In George Caleb Bingham’s 1852 lithograph “In a Quandary (Mississippi Raftsmen Playing Cards),” a quartet of raggedly dressed men float down the river on a raft. Two players are sitting on a long bench; one man has just made his play, and the other is pondering his next move. The other men stand ready to give advice. Behind them, a bluff overlooks the steady Mississippi River, and a fearsome line of thunderclouds looms in the distance.
The vessel isn’t carrying cargo but actually functions as cargo itself. At the time, lumber cut upstream was bound together in “flats” and sent adrift downstream. At its destination, the rafts were split up and the lumber sold.
Almost 80 years later, Thomas Hart Benton etched a different river scene. Titled “Flood,” the drawing shows an elderly man feebly clenching the arm of his daughter. The torrent of the Missouri River has struck a lethal blow, swallowing up livestock, valuables and memories. Everything that the man has is sunken beneath a layer of muck.
The two works are part of “The Great Rivers: Artists Interpret the Mississippi and Missouri,” an exhibit at the State Historical Society of Missouri through May 13. Along with two of Missouri’s premiere names in the art world, the exhibit features Swiss artist Karl Bodmer, who captured the hardships of steamboat travel on his journeys with Prince Maximilian; Frederick Oates Sylvester and his rich renderings of the Mississippi River; and Nathaniel Currier and James Merritt Ives, whose prints show the river as an uncompromising force of nature. All but one of the pieces in the exhibit are from the state historical society’s permanent collection.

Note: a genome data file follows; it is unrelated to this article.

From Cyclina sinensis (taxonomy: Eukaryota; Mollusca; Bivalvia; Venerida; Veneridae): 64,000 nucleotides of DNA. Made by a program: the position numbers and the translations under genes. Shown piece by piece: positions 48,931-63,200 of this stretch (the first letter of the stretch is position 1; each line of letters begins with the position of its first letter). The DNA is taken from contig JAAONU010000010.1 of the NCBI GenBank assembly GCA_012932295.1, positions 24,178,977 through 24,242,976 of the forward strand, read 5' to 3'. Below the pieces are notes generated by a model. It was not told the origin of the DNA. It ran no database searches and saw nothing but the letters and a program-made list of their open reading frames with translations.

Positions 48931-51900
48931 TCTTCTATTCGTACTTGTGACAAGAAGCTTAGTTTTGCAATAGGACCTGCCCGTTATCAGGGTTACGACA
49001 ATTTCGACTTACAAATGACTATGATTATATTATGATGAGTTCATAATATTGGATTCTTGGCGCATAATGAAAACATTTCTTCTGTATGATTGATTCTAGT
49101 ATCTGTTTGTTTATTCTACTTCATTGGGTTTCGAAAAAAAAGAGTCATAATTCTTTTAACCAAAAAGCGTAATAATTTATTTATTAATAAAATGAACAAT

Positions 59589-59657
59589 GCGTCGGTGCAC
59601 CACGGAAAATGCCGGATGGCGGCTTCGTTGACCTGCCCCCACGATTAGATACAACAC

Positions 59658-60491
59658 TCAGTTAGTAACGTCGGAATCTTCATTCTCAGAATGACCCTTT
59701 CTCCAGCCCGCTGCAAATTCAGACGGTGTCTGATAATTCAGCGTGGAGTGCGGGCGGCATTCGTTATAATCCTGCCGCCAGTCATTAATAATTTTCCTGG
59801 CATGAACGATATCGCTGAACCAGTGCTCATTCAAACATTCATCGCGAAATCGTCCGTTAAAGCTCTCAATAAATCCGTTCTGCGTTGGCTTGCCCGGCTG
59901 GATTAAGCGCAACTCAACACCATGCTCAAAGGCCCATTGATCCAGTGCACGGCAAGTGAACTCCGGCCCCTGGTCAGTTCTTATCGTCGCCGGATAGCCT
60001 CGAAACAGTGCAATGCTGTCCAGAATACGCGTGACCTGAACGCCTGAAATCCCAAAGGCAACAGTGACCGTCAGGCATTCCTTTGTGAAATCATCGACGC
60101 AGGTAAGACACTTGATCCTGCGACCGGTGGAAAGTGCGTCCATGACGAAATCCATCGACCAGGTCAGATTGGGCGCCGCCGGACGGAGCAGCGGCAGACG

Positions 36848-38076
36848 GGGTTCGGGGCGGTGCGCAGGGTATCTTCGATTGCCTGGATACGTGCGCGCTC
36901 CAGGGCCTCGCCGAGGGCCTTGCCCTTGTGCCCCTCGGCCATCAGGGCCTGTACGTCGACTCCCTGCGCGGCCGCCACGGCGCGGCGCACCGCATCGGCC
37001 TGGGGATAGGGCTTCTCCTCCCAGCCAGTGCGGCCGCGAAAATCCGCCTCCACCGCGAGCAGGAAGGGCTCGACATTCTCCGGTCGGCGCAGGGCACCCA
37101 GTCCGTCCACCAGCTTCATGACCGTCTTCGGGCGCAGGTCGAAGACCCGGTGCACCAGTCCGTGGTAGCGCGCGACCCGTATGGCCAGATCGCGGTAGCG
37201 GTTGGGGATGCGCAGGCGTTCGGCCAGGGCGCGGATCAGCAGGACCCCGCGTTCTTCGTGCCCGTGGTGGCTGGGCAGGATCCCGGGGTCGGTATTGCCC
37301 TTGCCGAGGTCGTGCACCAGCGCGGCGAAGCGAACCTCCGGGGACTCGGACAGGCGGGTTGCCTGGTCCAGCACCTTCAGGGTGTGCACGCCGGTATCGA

“I was looking through our collection and came to the realization that two water-bound characters kept emerging time and time again,” said Chris Montgomery, curator of “The Great Rivers.” “I thought to myself, ‘Instead of doing a show that focuses on one artist’s work as we typically do, why don’t we concentrate on the artist’s depiction of these watery interstates of old?’”
In Missouri, two mighty swaths of the Missouri and the Mississippi rivers could transport freight with rapidity. The rivers were prominent tools of commerce and played a momentous role in the shaping of the state of Missouri. Farmers depended on the rivers to transport crops, lumber was bought and sold along their watercourses, embryonic towns prospered beside their waters and cultural renegades banked on the joyous seclusion of being called river men.
As time passed and industrialization took hold, however, the meaning of the rivers to everyday life began to subside. This change is evident in the contrasting scenes of river life by Bingham and Benton.
“I think that if one were inclined to trace these portraits chronologically, he or she would gain great visual insight into the history of the state,” Montgomery said. “How industrialization and the decline of barge traffic in the 1880s led to the rivers’ once invaluable function to become almost purely recreational.”
Byproducts of the dissipation of river life included such river settlements as Marion City and Wittenberg, which flourished for barely half a century only to become forgotten phantoms of an obsolete mode of transit. Floods were frequently the culprits leading to the final downfall of these river-side townships.